Prior to the 1967 Apollo 1 fire, which claimed three astronauts' lives, Collins was training with Borman and Stafford for the then-planned second crewed flight of the Apollo program (in the wake of the tragedy, the mission was canceled).

Had he chosen to stay in the astronaut corps after the Apollo 11 mission, Collins believed he would have been offered a spot on the Apollo 14 backup crew, likely leading to him to commanding Apollo 17, the final moon landing, in 1972.

"In June 1969, I couldn't even count to 17, nor do I have any regrets today over the decision," Collins wrote in 1974. "Still, I watched Gene Cernan with more than average interest during that flight three and half years later."

Instead, after spending 21 days in quarantine to protect against any possible "moon germs," riding in ticker tape parades in New York and Chicago, attending a state dinner, addressing a joint meeting of Congress and touring 22 countries in 38 days, Collins resigned from NASA in January 1970.

After the moon

Apollo 11 astronaut Michael Collins at the Apollo/Saturn V Center at NASA's Kennedy Space Center in Florida.  (Image credit: NASA)

Recruited by the Nixon Administration, Collins accepted a position as Assistant Secretary of State for Public Affairs, but found he did not enjoy the job and left after a year to become the first director of the Smithsonian Institution's National Air and Space Museum.

Collins advocated for its funding and oversaw the museum being built once its budget was approved by Congress. He presided over the museum's opening on July 1, 1976, when his Apollo 11 command module, Columbia, and many of his own personal effects flown on the mission went on public display.

Collins headed the National Air and Space Museum until 1978, when he became undersecretary of the Smithsonian. He completed Harvard Business School's advanced management program in 1974 and took a position as vice president of LTV Aerospace, a NASA contractor, in 1980.

In 1982, Collins retired from the Air Force with the rank of Major General. In 1985, he left LTV to found his own consulting firm.

In addition to "Carrying the Fire," which is still held as the best of the astronaut memoirs, Collins authored "Flying to the Moon and Other Strange Places" (Farrar, Straus and Giroux, 1976), "Liftoff! The Story of America's Adventure in Space" (Grove Press, 1988) and "Mission To Mars: An Astronaut's Vision Of Our Future" (Grove Weidenfeld, 1990).

For his service to the space program, Collins was honored with many awards, including the NASA Exceptional Service Medal, the NASA Distinguished Service Medal and the Legion of Merit. With his Apollo 11 crewmates, he was bestowed the Collier Trophy, the Presidential Medal of Freedom, the Harmon Trophy and the Congressional Gold Medal. He was also inducted into the U.S. Astronaut Hall of Fame and the National Aviation Hall of Fame.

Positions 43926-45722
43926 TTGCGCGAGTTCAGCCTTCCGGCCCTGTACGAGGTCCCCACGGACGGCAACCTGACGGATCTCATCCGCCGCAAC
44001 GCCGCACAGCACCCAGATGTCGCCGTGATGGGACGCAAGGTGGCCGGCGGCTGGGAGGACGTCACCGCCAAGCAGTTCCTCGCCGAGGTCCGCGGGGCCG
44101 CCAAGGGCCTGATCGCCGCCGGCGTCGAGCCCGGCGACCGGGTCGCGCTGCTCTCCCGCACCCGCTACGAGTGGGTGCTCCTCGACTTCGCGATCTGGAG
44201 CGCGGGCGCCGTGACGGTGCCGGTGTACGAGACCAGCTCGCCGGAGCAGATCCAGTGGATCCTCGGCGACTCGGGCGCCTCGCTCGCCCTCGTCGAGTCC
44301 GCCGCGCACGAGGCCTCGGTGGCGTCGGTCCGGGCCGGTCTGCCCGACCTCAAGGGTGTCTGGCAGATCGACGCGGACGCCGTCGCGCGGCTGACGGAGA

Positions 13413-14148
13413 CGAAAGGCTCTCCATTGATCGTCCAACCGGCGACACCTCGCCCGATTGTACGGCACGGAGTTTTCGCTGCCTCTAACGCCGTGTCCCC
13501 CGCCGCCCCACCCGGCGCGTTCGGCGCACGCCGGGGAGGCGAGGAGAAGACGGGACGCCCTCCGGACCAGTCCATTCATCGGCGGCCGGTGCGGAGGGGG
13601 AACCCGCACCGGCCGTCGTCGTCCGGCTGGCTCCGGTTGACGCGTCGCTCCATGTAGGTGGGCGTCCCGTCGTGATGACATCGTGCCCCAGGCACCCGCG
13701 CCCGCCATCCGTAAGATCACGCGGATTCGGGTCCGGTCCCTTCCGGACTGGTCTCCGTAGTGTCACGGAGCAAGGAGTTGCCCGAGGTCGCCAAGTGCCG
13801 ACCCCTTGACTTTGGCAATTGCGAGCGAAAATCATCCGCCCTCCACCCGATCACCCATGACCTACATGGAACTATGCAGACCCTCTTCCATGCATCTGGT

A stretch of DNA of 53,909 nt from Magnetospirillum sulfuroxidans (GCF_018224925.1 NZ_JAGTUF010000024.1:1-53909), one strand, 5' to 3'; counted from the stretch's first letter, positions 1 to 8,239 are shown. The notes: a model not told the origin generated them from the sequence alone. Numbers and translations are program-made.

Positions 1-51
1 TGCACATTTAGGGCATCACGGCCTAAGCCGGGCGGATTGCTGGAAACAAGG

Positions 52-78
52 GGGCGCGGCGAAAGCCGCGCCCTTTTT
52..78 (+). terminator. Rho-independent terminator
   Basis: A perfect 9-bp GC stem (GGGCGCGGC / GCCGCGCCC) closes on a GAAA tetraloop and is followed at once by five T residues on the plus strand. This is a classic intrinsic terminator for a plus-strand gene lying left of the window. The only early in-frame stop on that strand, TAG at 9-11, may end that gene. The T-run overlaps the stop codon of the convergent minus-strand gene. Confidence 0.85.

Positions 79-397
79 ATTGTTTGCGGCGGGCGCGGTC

A crater on the moon and an asteroid were named in Collins' honor. Armalcolite, a mineral first found at Tranquility Base, includes part of his name, along with those of his crewmates. With Armstrong and Aldrin, a statue of Collins stands at NASA's Kennedy Space Center in Florida and his name appears on four round plaques on the Hollywood Walk of Fame.

Collins played an "Old Man" in the 2009 film "Youth in Revolt," and appeared as himself in the feature-length documentaries "In the Shadow of the Moon" (2007), "Armstrong" (2019) and "Apollo 11" (2019). He was portrayed by actors Jim Metzler ("Apollo 11," 1996), Cary Elwes ("From the Earth to the Moon," 1998), Lukas Haas ("First Man," 2018), Ryan Kennedy ("For All Mankind," 2019) and Andrew Potts ("The Crown," 2019).

Collins was preceded in death by his wife of 57 years, Patricia Finnegan, and son, Michael. He is survived by two daughters, Kate Collins and Anne Collins Starr, and seven grandchildren.

Editor's note: This story was updated at 3:30 pm ET to include comments from acting NASA administrator Steve Jurczyk.

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Robert Z. Pearlman
collectSPACE.com Editor, Space.com Contributor

Robert Pearlman is a space historian, journalist and the founder and editor of collectSPACE.com, an online publication and community devoted to space history with a particular focus on how and where space exploration intersects with pop culture. Pearlman is also a contributing writer for Space.com and co-author of "Space Stations: The Art, Science, and Reality of Working in Space” published by Smithsonian Books in 2018. He previously developed online content for the National Space Society and Apollo 11 moonwalker Buzz Aldrin, helped establish the space tourism company Space Adventures and currently serves on the History Committee of the American Astronautical Society, the advisory committee for The Mars Generation and leadership board of For All Moonkind. In 2009, he was inducted into the U.S. Space Camp Hall of Fame in Huntsville, Alabama. In 2021, he was honored by the American Astronautical Society with the Ordway Award for Sustained Excellence in Spaceflight History.